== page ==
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Editing/Updating the 'distfeeds.conf' file through Terminal.

  • I'm trying to uncomment a couple of the lines in this file, specifically the packages, so I can make use of the bluez features. However, and I apologize for my shortsightedness, I cannot figure out what I'm supposed to do once I've accessed the file with cat /etc/opkg/distfeeds.conf. I can't click and edit, and if we need to retype the lines without the pound sign, my keyboard doesn't let me write underscores.

    Any and all help is appreciated.

  • @Scruffy this is using vi editor, vi has two mode, command mode and edit mode (insert mode). to edit, press the letter "i" then you can type and delete characters. To get back into command mode press ESC, now you can use vi commands. Here are the most useful commands:

    Quit: :q!
    Save and exit: ZZ
    Delete line: dd
    Search: /

  • @Scruffy :

    Please try this site: https://www.openvim.com

    It would help to get started with vi.

    745F:/# vi <path_to_file/file_name> or
    745F:/# vi /etc/opkg/distfeeds.conf
    (in your specific example) is how you would call the (txt) file into the "buffer" of vi in order to edit it.

    Once the editing is completed, the file needs to be "saved" permanently, by writing back the "buffer" onto the permanent storage.

    You would do that from the "command" mode of vi ( there will be the "vi command prompt, the colon < : > at the left-bottom, every time you are in the command mode).


  • Exactly what I needed. Thank you, guys.

  • One other question about distfeeds.conf. Does one of the commented lines include the udevd command? It says it's not found on my end.

  • @Scruffy I think you want hotplug which is installed by default.

  • I took a look. It seems hotplug would be under /etc/ if it were here (correct me if I'm wrong). How would I install that? Would opkg install be sufficient?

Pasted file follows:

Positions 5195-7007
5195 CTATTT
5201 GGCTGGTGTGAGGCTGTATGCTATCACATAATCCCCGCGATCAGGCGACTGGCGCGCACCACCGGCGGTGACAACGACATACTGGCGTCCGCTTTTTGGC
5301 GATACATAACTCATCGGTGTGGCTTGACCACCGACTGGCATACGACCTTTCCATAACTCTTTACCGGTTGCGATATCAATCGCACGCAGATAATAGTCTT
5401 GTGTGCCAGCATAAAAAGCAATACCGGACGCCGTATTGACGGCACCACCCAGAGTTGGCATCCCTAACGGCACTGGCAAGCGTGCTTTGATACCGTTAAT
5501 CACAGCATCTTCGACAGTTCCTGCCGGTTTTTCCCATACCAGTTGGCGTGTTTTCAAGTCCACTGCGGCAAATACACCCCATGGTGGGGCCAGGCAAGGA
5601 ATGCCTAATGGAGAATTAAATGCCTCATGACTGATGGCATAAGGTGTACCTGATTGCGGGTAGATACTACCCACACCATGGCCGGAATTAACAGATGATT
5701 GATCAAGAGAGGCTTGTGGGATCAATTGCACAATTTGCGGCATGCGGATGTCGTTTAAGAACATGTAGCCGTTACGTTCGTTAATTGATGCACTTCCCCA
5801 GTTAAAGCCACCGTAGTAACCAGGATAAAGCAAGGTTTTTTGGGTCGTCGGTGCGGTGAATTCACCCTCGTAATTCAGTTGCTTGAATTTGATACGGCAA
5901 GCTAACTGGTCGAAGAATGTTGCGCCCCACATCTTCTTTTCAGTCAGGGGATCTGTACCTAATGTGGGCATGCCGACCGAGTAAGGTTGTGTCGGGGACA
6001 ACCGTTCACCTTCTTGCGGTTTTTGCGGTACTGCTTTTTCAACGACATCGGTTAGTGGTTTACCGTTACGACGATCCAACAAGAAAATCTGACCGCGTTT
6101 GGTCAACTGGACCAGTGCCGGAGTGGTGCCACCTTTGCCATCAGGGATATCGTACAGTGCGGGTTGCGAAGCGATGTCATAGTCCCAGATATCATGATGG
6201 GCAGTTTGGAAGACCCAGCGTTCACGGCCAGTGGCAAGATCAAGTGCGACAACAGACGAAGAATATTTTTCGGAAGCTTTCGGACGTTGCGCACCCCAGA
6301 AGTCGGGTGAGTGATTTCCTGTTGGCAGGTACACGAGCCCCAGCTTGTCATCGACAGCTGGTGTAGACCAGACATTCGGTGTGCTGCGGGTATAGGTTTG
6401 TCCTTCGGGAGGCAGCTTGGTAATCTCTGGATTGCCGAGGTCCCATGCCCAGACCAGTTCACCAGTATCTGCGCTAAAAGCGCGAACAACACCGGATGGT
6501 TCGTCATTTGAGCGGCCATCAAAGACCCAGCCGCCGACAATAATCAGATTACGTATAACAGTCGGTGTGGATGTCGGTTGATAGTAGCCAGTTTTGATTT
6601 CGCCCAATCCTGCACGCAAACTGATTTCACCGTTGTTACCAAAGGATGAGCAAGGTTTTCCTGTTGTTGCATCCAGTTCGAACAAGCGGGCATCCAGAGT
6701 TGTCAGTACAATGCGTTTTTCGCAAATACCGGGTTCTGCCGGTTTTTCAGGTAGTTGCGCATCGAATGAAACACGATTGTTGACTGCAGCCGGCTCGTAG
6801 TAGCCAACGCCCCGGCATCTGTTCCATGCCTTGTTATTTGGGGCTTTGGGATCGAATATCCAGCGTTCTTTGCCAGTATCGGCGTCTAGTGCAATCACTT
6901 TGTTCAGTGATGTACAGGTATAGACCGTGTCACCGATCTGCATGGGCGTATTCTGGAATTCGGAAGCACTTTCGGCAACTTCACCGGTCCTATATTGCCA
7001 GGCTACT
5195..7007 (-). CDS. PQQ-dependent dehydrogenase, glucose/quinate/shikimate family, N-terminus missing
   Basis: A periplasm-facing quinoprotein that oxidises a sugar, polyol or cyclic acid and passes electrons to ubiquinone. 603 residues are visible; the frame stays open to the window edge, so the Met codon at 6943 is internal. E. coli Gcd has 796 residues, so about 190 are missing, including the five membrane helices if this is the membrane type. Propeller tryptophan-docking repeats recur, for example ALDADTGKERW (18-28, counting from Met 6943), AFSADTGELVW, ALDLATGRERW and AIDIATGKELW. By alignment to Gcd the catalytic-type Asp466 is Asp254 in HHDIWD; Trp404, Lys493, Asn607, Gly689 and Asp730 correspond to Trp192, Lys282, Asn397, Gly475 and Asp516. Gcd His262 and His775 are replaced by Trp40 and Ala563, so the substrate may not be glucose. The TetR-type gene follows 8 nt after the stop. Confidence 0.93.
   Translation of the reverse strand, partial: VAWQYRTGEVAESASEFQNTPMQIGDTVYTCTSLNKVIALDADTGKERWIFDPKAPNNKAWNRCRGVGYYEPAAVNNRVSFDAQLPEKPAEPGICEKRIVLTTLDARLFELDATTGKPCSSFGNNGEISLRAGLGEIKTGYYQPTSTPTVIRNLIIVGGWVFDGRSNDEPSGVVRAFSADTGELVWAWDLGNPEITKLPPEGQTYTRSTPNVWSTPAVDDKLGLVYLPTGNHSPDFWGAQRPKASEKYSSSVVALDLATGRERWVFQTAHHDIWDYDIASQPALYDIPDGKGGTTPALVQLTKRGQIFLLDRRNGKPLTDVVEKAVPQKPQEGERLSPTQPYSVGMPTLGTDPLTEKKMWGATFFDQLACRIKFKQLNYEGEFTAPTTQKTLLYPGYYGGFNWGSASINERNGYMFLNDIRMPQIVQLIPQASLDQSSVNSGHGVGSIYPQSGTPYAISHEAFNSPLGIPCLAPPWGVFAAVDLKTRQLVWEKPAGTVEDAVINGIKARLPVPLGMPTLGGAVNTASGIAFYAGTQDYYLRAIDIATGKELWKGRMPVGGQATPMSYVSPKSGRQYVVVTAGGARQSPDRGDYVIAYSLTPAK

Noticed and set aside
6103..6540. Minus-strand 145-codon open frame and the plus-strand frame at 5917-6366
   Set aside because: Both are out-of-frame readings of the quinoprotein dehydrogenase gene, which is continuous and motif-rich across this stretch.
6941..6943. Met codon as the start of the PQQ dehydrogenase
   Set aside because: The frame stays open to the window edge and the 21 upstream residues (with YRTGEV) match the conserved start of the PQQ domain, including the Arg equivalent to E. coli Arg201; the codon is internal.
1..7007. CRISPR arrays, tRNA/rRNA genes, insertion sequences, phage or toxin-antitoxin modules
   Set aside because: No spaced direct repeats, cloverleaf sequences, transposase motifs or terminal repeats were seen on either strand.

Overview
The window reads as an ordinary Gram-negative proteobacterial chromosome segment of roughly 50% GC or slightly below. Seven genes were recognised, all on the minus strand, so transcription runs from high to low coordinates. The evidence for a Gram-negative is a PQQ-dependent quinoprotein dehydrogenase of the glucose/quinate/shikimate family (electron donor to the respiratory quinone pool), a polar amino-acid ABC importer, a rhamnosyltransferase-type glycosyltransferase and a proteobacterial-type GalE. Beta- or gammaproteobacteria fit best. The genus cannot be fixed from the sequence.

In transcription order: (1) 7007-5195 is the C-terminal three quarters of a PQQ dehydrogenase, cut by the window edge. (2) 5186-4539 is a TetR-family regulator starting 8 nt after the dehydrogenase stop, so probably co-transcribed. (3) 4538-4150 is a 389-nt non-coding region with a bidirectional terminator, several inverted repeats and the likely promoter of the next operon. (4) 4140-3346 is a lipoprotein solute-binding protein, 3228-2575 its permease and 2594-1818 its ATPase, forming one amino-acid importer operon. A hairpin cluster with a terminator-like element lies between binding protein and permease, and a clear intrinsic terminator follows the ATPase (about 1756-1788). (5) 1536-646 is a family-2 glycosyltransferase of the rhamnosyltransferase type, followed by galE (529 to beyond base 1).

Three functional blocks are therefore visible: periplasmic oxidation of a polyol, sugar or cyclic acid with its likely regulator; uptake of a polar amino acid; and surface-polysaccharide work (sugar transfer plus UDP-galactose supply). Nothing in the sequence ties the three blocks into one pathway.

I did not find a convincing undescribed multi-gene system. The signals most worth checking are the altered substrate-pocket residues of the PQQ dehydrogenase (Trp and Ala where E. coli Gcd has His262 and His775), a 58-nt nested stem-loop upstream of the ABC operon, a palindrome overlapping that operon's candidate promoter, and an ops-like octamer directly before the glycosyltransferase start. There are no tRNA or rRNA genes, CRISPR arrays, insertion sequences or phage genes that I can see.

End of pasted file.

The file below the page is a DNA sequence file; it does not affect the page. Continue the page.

• @Scruffy /etc/hotplug.d take a look at a post a wrote a while ago about using hotplug to execute some scripts with an interface comes up.


  • Would creating a script such as this be done through the Code Editor, or still in the Terminal? I'm suspecting the former, but I want to be careful with proceeding.

  • @Scruffy I think I saw the code editor the first time I setup my very first Omega, thereafter I've never used it. Simple scripts I would just write using vi in the console, or otherwise I would use either netbeans, Jetbrains IDEA or TextPad then use FileZilla to scp it to the deivce.

  • My mistake. Hotplug is present (you can view the directories 'File Explorer' style with Code Editor), but it doesn't come up when I search for it.

    Also forgot to use opkg update after uncommenting some of the distfeeds.conf lines. It still doesn't seem to have made a difference for either udevd or hotplug, which are the ones enabled.

    I am sorry for the pestering on this. I'm trying to do it to fill out a small portfolio for graduate application, and nobody in my department seems to use Onion technology, so I can't just get into a call with them to troubleshoot.